Broadcasting Money
Nico DiPlacido
31

370,000/150 volunteers… I am not sure that is how the math works. The volunteers help the radio station function and are not the ones realizing the benefits of the station in isolation. You have taken a naive and narrow-minded approach in this article as to the “few benefits” that CHRW provides to the general community. How would you quantify the benefits of all those within the school community and even larger amount of alumni that are avid listeners to the station.

As a student at western for 4 years I can tell you I have never picked up “The Gazette” once to read. But I still would agree it is important to the school community just like CHRW. From a news perspective if you surveyed the average student population you would likely find most people are interested in reading about pop culture (this assumption holds true with the general public). Does that mean the gazette should feature articles about The Kardashians latest family affairs. This argument is similar to what you have said about CHRW not broadcasting top 40 music that serves the “target market”. It is not because the CRTC does not permit them to play top 40 but rather an entirely different reason. CHRW is meant to provide an alternative to commercial radio and serve an educational purpose as well (given it is a university station). For those looking to hear more about the western community and local events as well as get exposed to an amazing breadth of music then CHRW will serve a great purpose.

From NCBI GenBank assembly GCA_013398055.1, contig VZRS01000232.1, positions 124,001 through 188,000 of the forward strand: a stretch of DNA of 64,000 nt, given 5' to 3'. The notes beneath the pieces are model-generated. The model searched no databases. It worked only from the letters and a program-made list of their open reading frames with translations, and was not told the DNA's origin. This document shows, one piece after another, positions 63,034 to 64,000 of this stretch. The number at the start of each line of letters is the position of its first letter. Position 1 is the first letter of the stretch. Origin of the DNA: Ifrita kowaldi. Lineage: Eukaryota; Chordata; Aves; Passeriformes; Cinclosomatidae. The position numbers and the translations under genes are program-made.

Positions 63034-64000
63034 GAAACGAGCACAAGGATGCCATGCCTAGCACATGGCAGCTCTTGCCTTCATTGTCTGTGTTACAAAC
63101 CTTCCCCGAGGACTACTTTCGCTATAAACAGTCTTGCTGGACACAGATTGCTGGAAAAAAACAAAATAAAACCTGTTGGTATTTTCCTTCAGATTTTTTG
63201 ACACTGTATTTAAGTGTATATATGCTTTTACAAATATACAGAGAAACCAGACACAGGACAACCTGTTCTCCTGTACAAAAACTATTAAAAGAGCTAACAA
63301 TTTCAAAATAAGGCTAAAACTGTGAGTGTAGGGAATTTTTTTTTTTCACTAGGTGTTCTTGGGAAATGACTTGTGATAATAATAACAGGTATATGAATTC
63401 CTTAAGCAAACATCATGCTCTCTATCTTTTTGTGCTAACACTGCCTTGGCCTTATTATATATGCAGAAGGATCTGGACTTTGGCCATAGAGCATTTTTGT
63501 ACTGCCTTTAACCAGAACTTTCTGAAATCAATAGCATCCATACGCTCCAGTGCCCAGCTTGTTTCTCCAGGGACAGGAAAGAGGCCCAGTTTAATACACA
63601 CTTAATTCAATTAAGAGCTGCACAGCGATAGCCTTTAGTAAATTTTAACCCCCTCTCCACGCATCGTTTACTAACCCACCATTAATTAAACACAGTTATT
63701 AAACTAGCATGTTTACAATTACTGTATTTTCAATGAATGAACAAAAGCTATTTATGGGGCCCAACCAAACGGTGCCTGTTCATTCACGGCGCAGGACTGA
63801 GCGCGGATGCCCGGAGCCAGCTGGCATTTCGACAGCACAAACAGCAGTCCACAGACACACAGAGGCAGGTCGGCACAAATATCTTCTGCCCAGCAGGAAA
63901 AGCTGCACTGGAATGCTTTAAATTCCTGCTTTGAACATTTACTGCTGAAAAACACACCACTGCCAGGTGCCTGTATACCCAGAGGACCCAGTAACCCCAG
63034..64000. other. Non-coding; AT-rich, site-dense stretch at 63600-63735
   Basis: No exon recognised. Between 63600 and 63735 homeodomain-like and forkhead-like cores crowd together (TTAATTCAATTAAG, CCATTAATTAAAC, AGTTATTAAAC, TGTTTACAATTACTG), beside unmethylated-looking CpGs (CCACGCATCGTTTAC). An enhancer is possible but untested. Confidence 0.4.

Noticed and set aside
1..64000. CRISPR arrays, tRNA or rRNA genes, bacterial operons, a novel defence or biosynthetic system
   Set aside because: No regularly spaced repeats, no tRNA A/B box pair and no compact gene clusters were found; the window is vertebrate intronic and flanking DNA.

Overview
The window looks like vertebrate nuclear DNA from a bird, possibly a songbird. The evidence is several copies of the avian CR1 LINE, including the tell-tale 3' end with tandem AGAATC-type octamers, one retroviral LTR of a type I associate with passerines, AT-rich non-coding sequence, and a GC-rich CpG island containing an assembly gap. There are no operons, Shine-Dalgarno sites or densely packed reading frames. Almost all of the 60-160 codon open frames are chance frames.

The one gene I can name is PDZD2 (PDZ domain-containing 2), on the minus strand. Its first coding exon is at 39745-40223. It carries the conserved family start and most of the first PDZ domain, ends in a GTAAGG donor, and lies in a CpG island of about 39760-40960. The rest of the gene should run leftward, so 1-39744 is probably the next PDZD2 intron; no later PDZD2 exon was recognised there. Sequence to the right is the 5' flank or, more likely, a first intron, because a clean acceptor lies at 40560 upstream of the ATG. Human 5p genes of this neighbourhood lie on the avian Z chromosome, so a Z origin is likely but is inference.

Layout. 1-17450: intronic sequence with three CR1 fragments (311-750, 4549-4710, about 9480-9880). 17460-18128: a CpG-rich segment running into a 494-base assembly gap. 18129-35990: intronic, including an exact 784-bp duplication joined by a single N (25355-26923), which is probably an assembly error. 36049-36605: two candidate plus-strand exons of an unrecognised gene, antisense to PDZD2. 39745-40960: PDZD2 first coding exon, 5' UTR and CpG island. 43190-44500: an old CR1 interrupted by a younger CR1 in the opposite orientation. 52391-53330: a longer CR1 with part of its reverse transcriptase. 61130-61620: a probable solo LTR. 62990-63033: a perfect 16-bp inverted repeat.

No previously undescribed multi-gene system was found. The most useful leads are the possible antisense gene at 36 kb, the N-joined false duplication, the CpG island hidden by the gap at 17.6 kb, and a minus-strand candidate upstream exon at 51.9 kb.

Like many of Western’s student-funded organizations there is always a lot of room for improvement. I do appreciate the investigation into various clubs like CHRW because it is necessary to maximize the allocation of student provided funds. But I think you need to reevaluate certain parts of your analysis to present a less biased argument to the population.

(Excuse any poor grammar as this was written on iPhone)